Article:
verb (used with object), en·snared, en·snar·ing.
Related formsen·snare·ment, nounen·snar·er, nounen·snar·ing·ly, adverbun·en·snared, adjective
Examples from the Web for ensnare
Instead, cops monitor such sites to ensnare workers and their clients.
In that sense, it's a twofer that could ensnare both Barack Obama and Hillary Clinton.The Obama Scandals Are Desperate Measures by the GOP|Robert Shrum|May 17, 2013|DAILY BEAST
Fraud followers will recognize this as a “prime bank” scam, of the type usually used to ensnare Florida retirees.‘Octopus’ Review: Sam Israel, the Ponzi Schemer Who Got Duped|Michael Maiello|June 30, 2012|DAILY BEAST
There are three pathways the Siren uses to ensnare a target.
To him she was nothing but a harlot to be used to ensnare his enemies.The Saracen: Land of the Infidel|Robert Shea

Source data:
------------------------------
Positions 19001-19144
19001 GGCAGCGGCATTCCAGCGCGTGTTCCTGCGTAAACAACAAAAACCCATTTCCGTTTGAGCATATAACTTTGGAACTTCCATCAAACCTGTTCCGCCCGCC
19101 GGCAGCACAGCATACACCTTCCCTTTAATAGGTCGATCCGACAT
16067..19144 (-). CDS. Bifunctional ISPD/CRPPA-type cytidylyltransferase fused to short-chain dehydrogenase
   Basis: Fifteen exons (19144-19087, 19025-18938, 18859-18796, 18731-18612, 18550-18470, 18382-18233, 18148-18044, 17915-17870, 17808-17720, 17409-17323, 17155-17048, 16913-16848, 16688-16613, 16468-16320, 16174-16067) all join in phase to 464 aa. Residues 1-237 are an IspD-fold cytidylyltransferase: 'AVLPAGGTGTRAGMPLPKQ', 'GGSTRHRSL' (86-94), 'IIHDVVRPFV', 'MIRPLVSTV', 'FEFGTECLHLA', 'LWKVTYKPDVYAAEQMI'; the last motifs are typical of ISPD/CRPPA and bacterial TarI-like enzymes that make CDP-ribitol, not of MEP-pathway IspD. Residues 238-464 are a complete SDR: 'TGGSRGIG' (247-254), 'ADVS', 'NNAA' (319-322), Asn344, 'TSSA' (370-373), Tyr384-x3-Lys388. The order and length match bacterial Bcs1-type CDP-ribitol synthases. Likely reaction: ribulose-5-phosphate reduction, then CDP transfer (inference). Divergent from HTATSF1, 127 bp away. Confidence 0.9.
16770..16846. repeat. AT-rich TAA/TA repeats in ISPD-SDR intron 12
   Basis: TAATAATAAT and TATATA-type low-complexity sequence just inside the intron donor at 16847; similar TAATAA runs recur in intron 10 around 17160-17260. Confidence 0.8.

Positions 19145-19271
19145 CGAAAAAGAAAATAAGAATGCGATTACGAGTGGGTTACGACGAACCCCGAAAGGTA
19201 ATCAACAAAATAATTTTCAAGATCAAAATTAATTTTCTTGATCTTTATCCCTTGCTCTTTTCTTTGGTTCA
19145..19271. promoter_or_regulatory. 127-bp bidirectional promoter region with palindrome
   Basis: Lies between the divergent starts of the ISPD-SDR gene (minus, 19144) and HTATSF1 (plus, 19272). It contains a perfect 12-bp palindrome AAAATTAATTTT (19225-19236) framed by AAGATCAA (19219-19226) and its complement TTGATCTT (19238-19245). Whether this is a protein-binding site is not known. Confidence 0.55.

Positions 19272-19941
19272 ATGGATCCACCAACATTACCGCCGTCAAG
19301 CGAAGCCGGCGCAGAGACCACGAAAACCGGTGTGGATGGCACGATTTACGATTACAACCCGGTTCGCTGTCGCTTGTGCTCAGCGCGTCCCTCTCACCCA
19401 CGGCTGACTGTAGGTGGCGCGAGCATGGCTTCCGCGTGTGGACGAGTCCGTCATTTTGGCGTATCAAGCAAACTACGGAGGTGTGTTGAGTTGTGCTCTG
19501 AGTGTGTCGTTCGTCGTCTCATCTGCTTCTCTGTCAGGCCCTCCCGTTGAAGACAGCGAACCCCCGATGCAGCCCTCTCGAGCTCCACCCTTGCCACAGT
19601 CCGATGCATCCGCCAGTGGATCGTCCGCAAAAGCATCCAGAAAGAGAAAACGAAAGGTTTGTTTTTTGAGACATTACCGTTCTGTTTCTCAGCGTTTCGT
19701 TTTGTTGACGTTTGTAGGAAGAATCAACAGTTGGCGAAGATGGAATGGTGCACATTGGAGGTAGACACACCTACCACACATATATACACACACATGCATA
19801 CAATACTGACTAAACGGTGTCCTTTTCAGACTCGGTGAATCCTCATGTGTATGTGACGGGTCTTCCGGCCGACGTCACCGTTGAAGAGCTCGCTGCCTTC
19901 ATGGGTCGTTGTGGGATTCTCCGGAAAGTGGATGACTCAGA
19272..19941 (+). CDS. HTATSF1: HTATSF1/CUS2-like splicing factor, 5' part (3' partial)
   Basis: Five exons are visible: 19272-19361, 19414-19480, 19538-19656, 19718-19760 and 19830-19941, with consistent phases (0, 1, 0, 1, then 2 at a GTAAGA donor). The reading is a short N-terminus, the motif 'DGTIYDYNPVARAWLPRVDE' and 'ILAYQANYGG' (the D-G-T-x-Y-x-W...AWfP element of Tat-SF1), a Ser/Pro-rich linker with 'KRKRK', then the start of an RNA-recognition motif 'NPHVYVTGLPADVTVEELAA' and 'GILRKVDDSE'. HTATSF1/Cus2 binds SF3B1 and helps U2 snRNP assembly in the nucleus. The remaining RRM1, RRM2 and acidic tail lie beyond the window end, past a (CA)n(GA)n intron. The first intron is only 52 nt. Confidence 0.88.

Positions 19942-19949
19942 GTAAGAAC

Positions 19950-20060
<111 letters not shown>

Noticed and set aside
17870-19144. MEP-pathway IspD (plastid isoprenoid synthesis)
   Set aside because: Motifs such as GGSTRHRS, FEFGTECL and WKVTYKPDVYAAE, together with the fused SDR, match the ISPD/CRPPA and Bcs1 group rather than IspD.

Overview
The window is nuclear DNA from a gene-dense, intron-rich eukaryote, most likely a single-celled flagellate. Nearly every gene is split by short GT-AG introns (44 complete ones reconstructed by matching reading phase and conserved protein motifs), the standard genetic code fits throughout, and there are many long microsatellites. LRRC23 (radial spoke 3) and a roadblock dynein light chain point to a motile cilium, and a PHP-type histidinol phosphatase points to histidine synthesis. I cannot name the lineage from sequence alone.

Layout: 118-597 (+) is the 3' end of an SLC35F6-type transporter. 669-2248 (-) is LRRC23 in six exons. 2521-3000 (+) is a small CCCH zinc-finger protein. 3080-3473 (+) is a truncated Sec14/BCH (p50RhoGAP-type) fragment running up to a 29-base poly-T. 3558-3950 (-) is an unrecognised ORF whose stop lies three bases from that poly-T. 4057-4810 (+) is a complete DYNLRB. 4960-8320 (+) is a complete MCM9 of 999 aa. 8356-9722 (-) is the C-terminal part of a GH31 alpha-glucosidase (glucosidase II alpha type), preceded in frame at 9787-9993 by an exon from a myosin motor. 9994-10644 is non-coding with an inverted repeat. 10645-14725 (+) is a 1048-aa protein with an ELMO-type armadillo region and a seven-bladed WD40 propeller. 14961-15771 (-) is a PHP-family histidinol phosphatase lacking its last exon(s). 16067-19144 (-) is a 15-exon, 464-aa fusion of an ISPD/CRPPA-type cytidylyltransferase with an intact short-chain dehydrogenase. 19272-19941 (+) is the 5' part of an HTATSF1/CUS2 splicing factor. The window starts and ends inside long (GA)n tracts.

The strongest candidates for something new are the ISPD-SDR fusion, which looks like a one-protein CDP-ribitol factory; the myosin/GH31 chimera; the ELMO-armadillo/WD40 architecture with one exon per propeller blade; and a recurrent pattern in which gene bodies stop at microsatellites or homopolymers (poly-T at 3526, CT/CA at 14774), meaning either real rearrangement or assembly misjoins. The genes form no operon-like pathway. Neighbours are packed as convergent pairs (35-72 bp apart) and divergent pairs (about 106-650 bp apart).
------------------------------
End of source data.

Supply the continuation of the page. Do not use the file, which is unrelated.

The woe, the rapture, so ensnare me, That from her gaze I cannot tear me!Faust|Johann Wolfgang Von Goethe
This made the priests and professors rage, and they stirred up the magistrates to ensnare Friends.George Fox|George Fox
Ay; that's it—too innocent t' conceal her feelin's an' too proud to ensnare you.Harbor Tales Down North|Norman Duncan
Why, surely you do not suppose you are going to ensnare that noblest of all game—a lover, to wit—in so artless a fashion?The Memorabilia|Xenophon